Disney+ to Rake in 8M Subs 'Out of the Gate' – Analyst

A blend of solid content and aggressive promotions and discounts could help the new streaming service rise to 18 million subs worldwide by the end of Disney's fiscal 2020.

Jeff Baumgartner, Senior Editor

October 23, 2019

4 Min Read
Disney+ to Rake in 8M Subs 'Out of the Gate' – Analyst

Through a mix of aggressive promotions and discounts, service bundles and distribution partnerships, Disney+ is poised to snap up 8 million subscribers before the end of 2019, according to a revised forecast from MoffettNathanson.

After locking in those subs "out of the gate," Disney+, the over-the-top streaming service set for a November 12 launch at $6.99 per month, will rake in 18 million subscribers worldwide by the end of Disney's fiscal 2020, analyst Michael Nathanson forecasted in a report distributed Wednesday. Disney has already predicted that Disney+ will notch between 60 million and 90 million subs by fiscal 2024.

Driven by franchises and properties such as Pixar, Star Wars, Marvel and National Geographic, Disney+'s content will, of course, be a big draw. But Nathanson believes that Disney's promotional and marketing mix will also drive some big numbers. Among the examples: a discounted three-year pre-payment of $141 (or $3.92 per month); a three-year discount offer for Disney Parks guests (equating to $4.72 per month); a bundle also featuring Hulu (with ads) and ESPN+ for $12.99 per month; and the just-announced mobile/home broadband distribution deal with Verizon.

Figure 1: Disney's DTC business could have 163 million subs worldwide, led by 76 million for Disney+, according to a revised forecast from MoffettNathanson. Disney's DTC business could have 163 million subs worldwide, led by 76 million for Disney+, according to a revised forecast from MoffettNathanson.

Verizon and Disney didn't disclose the financial terms of the deal, which provides a free year of Disney+ to all new and existing 4G LTE and 5G customers on unlimited wireless tiers, and to new Verizon Fios Home Internet and 5G Home Internet customers. But Nathanson assumes that Verizon is getting a volume discount off the annual rate card of $69.99.

Assuming that half of Verizon's 33.9 million consumer accounts are eligible for that offer, Nathanson sees 17.7 million as a "fair estimate of eligibility." And if half of that group opt in for the offer, Disney+ stands to gain nearly 9 million US subs in the first year from Verizon alone, Nathanson wrote.

"There are likely more of these promotions taking place ahead of the November 12 U.S. launch date given all the various Disney consumer touchpoints," the analyst added.

Nathanson believes his revised, initial subscriber estimates for Disney+ are still a bit conservative. That's because it's not clear what the churn rate will be after consumers get done binge-watching some of the service's original fare alongside a lack of details about future international launch dates.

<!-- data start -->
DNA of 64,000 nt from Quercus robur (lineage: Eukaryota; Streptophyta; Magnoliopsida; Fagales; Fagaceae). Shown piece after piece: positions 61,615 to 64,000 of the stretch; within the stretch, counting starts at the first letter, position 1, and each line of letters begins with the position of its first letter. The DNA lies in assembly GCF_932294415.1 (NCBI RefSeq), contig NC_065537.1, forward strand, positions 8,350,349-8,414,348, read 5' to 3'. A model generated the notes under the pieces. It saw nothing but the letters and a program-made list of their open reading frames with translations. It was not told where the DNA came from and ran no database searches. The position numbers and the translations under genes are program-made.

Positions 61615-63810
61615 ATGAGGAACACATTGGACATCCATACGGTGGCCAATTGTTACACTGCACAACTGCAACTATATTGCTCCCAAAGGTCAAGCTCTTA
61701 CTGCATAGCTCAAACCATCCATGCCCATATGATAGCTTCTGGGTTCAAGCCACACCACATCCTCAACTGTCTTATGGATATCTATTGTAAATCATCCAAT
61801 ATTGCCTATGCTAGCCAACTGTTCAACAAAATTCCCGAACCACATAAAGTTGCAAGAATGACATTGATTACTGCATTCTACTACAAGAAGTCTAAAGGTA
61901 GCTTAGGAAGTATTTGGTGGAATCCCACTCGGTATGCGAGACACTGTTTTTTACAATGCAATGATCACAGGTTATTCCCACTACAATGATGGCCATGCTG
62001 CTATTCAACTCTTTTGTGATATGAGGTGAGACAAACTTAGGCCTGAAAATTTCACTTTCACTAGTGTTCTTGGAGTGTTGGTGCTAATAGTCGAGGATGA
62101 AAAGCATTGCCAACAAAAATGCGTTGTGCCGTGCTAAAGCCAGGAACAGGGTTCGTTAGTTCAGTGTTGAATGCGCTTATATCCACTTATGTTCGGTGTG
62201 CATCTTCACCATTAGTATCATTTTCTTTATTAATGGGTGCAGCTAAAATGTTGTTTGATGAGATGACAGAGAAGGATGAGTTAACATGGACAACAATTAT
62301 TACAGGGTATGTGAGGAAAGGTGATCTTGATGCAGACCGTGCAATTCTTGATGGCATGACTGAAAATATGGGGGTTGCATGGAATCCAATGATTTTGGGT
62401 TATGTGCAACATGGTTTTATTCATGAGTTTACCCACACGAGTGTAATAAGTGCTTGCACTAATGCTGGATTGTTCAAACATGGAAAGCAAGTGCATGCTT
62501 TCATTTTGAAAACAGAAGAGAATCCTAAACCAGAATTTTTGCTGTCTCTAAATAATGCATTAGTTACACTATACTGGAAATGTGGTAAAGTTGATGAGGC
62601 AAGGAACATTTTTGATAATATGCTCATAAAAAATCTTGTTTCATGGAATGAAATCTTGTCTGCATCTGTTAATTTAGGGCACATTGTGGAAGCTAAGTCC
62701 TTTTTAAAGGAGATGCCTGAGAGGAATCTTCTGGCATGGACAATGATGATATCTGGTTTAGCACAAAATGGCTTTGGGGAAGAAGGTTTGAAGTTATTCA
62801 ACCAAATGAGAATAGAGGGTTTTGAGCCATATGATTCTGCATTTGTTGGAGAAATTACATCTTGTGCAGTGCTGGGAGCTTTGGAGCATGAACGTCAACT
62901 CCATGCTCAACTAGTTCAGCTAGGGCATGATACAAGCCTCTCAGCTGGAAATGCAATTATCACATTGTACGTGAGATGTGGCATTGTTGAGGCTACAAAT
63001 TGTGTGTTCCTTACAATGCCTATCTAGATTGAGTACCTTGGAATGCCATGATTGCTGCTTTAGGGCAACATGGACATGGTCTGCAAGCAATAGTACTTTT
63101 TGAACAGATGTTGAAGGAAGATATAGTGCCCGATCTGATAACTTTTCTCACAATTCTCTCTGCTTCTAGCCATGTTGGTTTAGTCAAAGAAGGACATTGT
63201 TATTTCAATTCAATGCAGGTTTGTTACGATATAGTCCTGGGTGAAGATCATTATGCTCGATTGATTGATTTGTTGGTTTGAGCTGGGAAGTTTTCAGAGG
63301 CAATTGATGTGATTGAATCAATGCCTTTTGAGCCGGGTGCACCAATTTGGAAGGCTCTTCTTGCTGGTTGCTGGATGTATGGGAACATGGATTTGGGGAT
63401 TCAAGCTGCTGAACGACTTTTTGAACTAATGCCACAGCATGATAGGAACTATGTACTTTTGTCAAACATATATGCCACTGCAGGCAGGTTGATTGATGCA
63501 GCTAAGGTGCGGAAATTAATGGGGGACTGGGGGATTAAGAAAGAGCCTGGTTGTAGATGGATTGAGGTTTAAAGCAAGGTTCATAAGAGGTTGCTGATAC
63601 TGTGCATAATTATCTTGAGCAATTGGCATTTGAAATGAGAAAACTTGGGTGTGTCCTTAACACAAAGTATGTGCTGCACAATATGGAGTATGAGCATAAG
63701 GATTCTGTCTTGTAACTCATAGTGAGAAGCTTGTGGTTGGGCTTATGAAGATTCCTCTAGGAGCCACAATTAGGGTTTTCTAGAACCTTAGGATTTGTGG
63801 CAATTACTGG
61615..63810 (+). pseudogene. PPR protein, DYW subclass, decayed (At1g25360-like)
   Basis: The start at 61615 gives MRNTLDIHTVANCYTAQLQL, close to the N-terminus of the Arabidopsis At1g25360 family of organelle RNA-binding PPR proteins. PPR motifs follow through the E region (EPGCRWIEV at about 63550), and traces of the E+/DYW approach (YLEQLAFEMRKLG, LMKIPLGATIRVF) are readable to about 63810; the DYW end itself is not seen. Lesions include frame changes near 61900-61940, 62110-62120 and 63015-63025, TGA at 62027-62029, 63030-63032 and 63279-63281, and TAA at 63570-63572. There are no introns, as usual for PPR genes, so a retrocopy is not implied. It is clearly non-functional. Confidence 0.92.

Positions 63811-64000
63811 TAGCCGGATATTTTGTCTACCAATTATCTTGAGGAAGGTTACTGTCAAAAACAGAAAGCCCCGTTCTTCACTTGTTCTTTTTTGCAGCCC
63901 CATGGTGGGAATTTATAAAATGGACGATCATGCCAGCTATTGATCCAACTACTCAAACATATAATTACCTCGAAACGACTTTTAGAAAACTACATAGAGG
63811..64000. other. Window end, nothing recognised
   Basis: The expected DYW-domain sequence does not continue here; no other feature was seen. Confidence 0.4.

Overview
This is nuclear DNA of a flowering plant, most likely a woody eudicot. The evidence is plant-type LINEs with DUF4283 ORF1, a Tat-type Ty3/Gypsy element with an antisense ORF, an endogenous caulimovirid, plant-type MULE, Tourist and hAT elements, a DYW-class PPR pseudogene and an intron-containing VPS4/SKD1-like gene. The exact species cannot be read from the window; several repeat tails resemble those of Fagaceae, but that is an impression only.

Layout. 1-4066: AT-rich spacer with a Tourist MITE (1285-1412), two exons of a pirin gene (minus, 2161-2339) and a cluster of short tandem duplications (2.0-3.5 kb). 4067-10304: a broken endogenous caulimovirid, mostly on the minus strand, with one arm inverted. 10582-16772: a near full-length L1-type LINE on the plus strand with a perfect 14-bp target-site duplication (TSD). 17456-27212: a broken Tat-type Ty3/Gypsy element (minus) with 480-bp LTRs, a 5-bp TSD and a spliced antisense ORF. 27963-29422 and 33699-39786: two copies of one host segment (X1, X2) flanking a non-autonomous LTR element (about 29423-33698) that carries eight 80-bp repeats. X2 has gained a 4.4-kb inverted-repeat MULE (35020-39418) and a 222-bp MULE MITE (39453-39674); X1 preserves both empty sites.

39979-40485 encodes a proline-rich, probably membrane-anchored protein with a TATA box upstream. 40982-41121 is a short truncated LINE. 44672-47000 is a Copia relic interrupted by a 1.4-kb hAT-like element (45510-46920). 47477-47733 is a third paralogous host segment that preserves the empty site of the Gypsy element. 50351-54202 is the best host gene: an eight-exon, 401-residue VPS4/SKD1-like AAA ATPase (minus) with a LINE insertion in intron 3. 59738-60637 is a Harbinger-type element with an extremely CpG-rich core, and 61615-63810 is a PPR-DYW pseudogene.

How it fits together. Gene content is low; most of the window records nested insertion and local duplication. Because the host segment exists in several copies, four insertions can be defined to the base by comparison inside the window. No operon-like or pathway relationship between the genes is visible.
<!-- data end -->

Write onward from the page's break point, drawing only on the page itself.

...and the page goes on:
Big DTC losses today, but not forever
But Disney's aggressive direct-to-consumer (DTC) moves with Disney+, Hulu and ESPN+, all designed to counter cord-cutting and the eroding traditional pay-TV market, are being made at a steep cost.

Nathanson expects Disney's DTC segment to lose $2.3 billion in fiscal 2019, with Hulu contributing almost half of that loss. He expects those losses to be whittled down to $600 million by fiscal 2023 and turn into a $1.6 billion profit by Disney's fiscal 2024.

"Rarely has a company willingly created this much financial disruption in strategically pivoting to a new business model" ahead of the Disney+ launch, Nathanson explained, likening Disney's complicated (and expensive) moves to a "double-breaking putt" in golf.

He cited a set of examples -- investing in DTC technologies ($2.58 billion for BAMTech, a division since renamed Disney Streaming Services) while also clawing back content previously licensed to Netflix and Starz among others; acquiring Fox's content production and libraries; and Disney's deals to gain full control of Hulu.

But those actions, which Nathanson describes as a "lifeboat" to fend off cord-cutting and decline of TV audiences, are, in Disney's case, also viewed as a "major long-term positive" as the company's stock has managed to rise even while its other numbers go down.

Nathanson is among those who like Disney's forward-thinking strategy, reiterating a "buy" rating and target price of $150 on the stock (Disney shares opened today at $132.40.).

With all OTT services rolled up, he expects Disney to have 32 million DTC subs this year, rising to 63 million in 2020, and rocketing to 162 million by 2024 -- that's roughly 25 million more than a previous forecast of 137 million DTC subs by 2024.

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— Jeff Baumgartner, Senior Editor, Light Reading

About the Author(s)

Jeff Baumgartner

Senior Editor, Light Reading

Jeff Baumgartner is a Senior Editor for Light Reading and is responsible for the day-to-day news coverage and analysis of the cable and video sectors. Follow him on X and LinkedIn.

Baumgartner also served as Site Editor for Light Reading Cable from 2007-2013. In between his two stints at Light Reading, he led tech coverage for Multichannel News and was a regular contributor to Broadcasting + Cable. Baumgartner was named to the 2018 class of the Cable TV Pioneers.

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